Here is a link to my Monday column about Game 4 between the Warriors and Clippers. The full text runs below:
OAKLAND — It’s impossible to know how much Donald Sterling loused up his team. You know about the racist remarks attributed to him.
His Clippers rolled over for the Warriors on Sunday, 118-97, a massacre from the start. The Clippers tried but they never were in the game. More like dead on arrival. And who can blame them?
Put all that aside because you must put it aside. This is a basketball story about a basketball game in a basketball playoff series. And while you may feel sorry for the Clippers — I do — you can’t give them an excuse, not that they even want an excuse. This playoff series had to continue and the Clippers had to do business. And they did not.
It was the Warriors who did business, who pushed aside all the ugliness — not as ugly for them as L.A. — and ran the Clippers off the court, out of the arena, to their plane and back to Southern California as the Warriors evened the series two games apiece and showed their courage and skill. The Warriors need make no apologies for taking advantage of the Clippers, if they even did take advantage. They were here to play, were paid to play. Wow, did they play.
Take the case of Stephen Curry. He is the Warriors’ superstar. He may be the greatest shooter in the history of the NBA. That includes a lot of great shooters. But in the first three games of this series, he was dormant in the first quarter. Sometimes, he remained dormant. He was someone we didn’t recognize, a stranger who got double-teamed and passed the ball to his supporting cast. And nothing much came of it.
Curry was suffering from a case of Latent Chris Paul. He thought, just because he’s the Warriors’ point guard, he was supposed to play like Paul, a passer, someone who sets up the other guys. But Curry is not Paul. He is a dynamic scorer. He is a combo of Paul and Blake Griffin — passer/scorer — and on Sunday he let loose his inner Griffin. Scored 17 points, sank five 3s in the first quarter, just got off. He ended the game with 33.
He allowed his superstar ego to express itself. He is not paid to be shy. He is paid to impose his will on the game. “I was looking for any space I could get,” he said. “I come off screens, usually they have been trying to trap, but tonight I was able to step into a couple of quick 3s. Once you hit a couple early, it seems like there’s more space that opens up.”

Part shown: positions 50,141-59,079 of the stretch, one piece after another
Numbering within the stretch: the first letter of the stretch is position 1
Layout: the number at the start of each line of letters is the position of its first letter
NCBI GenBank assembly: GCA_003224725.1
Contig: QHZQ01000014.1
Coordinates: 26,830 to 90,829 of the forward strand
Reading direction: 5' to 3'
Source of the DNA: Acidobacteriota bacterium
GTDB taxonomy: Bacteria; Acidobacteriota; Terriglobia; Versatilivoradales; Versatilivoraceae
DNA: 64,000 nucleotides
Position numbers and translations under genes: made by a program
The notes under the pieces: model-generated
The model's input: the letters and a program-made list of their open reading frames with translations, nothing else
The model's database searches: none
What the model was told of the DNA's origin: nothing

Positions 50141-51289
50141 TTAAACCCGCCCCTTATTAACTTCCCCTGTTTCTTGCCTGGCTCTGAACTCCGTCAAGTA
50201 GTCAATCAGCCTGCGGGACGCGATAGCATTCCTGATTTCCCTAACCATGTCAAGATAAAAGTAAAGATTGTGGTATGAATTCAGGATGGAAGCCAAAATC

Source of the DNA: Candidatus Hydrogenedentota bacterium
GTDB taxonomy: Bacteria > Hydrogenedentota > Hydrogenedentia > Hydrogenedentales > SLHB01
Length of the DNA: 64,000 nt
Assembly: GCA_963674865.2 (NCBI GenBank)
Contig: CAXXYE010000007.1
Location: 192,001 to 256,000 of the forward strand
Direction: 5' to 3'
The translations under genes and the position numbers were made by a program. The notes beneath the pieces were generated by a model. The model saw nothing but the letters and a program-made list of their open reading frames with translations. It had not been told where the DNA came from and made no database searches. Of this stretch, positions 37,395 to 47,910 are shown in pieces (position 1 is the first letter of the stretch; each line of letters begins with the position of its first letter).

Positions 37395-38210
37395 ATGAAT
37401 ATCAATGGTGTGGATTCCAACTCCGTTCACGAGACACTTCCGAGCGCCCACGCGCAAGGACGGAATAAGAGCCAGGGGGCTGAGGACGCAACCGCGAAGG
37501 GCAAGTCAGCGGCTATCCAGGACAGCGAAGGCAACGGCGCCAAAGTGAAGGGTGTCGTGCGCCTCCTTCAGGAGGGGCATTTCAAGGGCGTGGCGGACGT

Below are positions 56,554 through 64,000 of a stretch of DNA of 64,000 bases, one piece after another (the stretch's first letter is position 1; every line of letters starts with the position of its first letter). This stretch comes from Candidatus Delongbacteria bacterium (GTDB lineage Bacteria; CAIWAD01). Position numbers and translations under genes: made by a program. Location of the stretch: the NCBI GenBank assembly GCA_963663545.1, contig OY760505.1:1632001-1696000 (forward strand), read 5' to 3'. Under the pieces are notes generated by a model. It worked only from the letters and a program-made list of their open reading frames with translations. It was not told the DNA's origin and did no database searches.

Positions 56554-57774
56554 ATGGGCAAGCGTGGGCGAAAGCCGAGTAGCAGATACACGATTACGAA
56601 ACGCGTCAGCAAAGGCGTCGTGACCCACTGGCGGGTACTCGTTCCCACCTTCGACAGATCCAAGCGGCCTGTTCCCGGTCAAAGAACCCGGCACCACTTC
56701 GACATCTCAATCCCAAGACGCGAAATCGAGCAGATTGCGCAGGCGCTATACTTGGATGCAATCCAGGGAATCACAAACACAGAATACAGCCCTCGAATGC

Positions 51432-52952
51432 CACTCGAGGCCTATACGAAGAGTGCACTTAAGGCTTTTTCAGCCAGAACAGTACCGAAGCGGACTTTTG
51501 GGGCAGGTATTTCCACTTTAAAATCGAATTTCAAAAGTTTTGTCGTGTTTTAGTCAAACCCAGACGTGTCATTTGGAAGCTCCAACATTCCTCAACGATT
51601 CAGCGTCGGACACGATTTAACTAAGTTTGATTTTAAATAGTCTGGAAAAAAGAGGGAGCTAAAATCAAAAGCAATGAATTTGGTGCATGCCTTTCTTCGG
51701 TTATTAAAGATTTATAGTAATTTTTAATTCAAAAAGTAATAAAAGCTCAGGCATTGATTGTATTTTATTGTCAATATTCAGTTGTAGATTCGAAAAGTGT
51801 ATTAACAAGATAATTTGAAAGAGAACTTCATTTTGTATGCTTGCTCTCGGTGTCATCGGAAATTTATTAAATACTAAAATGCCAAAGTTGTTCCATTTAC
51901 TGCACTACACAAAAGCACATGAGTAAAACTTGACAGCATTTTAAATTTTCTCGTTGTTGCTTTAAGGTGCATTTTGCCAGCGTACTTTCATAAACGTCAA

Like the Grand Canyon. Curry would get a slice of light — you could see the lighted space between him and a defender, like magic — and up he went, the ball lofting out of his right hand, easy, smooth, beautiful. The ball sinking into the hoop. No net.
Curry needs to be assertive and selfish, needs to shoot for the Warriors to win this series. And they can win. Their Sunday victory tied the series at 2-2, and rarely has a team shown guts like the Warriors.
“Mark (Jackson) must have done a wonderful job of getting (Curry) free,” Doc Rivers said afterward, Rivers seeming overwhelmed by circumstances, some basketball and some life. “I think they did a lot of things. And then we must have done some bad things defensively.”
When the game ended — the whole thing emotional and just plain weird considering the back story — Mark Jackson came to the interview room, his voice hoarse, his face tired. Someone asked if the Clippers were affected by the controversy.
“No. No,” he said. “I believe everybody was affected by what took place. I don’t believe it was just the Clippers. I don’t think there was anything said directly towards the Clippers and their players. It was insulting to all of us. So, I wouldn’t minimize. We got blown out in Game 2 with no controversy. We own that.”
Jackson renounced the controversy as reason for the blowout. He may be correct.
Rivers addressed the same issue. “Golden State surely didn’t care. It’s like when a player plays with an injury. (Opponents) don’t care they’re injured. They’re going to come out and try to attack you. If we were injured physically or mentally, the other team didn’t care and they really shouldn’t care because it’s a competition.”
Then he said something else, poignant in the extreme. “We’re going home now. And usually that would mean we’re going to our safe haven. And I don’t even know if that’s true, to be honest.”
Paradise lost. Or certainly imperiled.
For more on the world of sports in general and the Bay Area in particular, go to the Cohn Zohn at cohn.blogs.pressdemocrat.com. You can reach Staff Columnist Lowell Cohn at firstname.lastname@example.org.